I grew up in a preacher’s home. One might think this made for Norman Rockwell type scenes of family dinners and evenings before the fireplace. That one would be wrong. Christmas and Easter are the two busiest seasons for a minister and it seems the holidays were always chock full of activities, from Christmas pagents to candlelight cantatas, to the annual ladies’ breakfast to coordinating caroling for shut-ins. There’s plenty of work to go around. And of course all the planning and practice that goes into making those events a success.
Another holiday tradition is playing a wicked game of Monopoly. For some reason we only ever play this game on Christmas, probably because it takes us that long to recover each year. It is vicious. Beware anyone trying to help you out by trading you a property. Harold Hill has nothing on my dad when it comes to selling stuff. And the high stakes wheeling and dealing can go on for hours.
We always got new pajamas for Christmas and that was the one present we could open on Christmas Eve. When the big morning arrived we were ready for photo opportunities. My parents were smart too, we had to wait to open presents until everyone was awake, but they let us dig into our stockings as soon as we got up. This ensured them a few more minutes of precious sleep.
There were a few years that were pretty tough financially. One year my mom and dad made us stick ponies. (As you can see if you can read her tag, mine was named Suzie Q. And had a green calico face with a yellow mane. And white reins made of yarn.)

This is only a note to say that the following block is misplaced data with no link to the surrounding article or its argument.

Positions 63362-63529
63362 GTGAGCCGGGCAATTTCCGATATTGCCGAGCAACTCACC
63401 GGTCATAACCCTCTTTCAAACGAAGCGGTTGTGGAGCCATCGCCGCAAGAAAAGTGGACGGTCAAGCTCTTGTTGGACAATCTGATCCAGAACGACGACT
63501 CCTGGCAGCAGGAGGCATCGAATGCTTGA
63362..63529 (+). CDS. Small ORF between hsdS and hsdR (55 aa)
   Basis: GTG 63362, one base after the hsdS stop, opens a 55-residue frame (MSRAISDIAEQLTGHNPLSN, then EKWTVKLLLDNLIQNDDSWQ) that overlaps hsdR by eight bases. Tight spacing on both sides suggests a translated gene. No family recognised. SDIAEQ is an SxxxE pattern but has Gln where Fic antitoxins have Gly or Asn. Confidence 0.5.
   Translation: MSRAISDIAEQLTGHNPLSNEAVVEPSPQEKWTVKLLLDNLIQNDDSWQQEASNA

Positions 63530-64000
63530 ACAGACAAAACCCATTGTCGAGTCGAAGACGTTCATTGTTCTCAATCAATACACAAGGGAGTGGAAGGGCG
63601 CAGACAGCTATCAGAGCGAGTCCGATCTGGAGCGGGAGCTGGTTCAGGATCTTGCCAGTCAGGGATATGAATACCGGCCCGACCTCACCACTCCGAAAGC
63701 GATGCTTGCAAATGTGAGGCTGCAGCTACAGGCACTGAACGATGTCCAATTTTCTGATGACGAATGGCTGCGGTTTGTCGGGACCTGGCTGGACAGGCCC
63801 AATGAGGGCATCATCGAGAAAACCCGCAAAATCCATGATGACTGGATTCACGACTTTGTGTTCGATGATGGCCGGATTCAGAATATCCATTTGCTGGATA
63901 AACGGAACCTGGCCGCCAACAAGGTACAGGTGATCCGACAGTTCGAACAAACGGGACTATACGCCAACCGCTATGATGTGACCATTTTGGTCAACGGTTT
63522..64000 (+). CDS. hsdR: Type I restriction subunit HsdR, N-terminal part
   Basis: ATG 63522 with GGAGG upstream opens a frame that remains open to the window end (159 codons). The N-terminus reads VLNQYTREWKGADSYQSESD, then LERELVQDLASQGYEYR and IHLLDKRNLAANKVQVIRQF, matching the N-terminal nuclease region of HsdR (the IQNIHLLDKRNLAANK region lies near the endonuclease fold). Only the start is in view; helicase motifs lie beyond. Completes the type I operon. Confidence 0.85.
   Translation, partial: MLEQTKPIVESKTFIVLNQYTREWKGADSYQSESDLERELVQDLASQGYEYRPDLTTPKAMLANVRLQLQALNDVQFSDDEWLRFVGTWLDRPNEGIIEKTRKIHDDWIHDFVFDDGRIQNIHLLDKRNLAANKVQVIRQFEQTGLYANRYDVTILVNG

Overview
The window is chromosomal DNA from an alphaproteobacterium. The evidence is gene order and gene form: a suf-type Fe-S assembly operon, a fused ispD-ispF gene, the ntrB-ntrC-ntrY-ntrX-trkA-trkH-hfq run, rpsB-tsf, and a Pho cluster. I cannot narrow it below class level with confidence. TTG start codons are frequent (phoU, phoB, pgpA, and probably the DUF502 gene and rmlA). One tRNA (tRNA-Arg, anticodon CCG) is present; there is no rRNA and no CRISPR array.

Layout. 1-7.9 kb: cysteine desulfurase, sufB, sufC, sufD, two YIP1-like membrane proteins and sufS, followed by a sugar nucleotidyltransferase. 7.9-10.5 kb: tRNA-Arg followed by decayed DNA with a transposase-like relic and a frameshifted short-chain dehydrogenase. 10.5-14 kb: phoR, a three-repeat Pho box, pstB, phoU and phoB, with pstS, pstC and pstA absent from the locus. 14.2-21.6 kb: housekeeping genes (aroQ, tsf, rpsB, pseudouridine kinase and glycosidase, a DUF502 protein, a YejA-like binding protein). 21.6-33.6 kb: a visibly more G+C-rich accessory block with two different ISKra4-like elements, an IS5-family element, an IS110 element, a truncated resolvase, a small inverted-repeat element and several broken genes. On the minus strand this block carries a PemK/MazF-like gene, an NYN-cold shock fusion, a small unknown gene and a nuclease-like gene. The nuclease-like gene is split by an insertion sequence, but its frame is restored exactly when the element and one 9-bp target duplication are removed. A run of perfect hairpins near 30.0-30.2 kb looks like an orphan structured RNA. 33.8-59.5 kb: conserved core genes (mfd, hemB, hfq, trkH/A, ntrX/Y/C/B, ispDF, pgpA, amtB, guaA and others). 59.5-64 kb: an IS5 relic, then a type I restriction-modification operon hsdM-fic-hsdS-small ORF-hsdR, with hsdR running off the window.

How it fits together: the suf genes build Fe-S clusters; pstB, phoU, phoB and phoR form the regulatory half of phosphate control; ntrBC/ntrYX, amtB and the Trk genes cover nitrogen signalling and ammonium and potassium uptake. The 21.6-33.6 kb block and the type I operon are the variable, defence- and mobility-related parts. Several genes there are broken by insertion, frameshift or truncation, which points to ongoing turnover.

Another year, my dad used scrap wood to make my sister and I closets for our Barbies. While mom sewed them up new outfits. Another year we received homemade dolls. Those toys were all just as loved and played with as any of our store bought things.
Looking back I find our Christmases were a blend of traditions and innovation. But they were all ours. I still love celebrating Christmas with my family. And this year I’m determined to win the Monopoly game.
Does your family have any untraditional traditions? Did you ever get any homemade gifts as a kid.
Influenced by books like The Secret Garden and The Little Princess, Lisa Karon Richardson’s early books were heavy on boarding schools and creepy houses. Now that she’s (mostly) all grown-up she still loves a healthy dash of adventure and excitement in any story she creates, even her real-life story. She’s been a missionary to the Seychelles and Gabon and now that she and her husband are back in America, they are tackling a brand new adventure, starting a daughter-work church in a new city. Her first novella, Impressed by Love, part of the Colonial Courtships collection, is coming in October, 2012.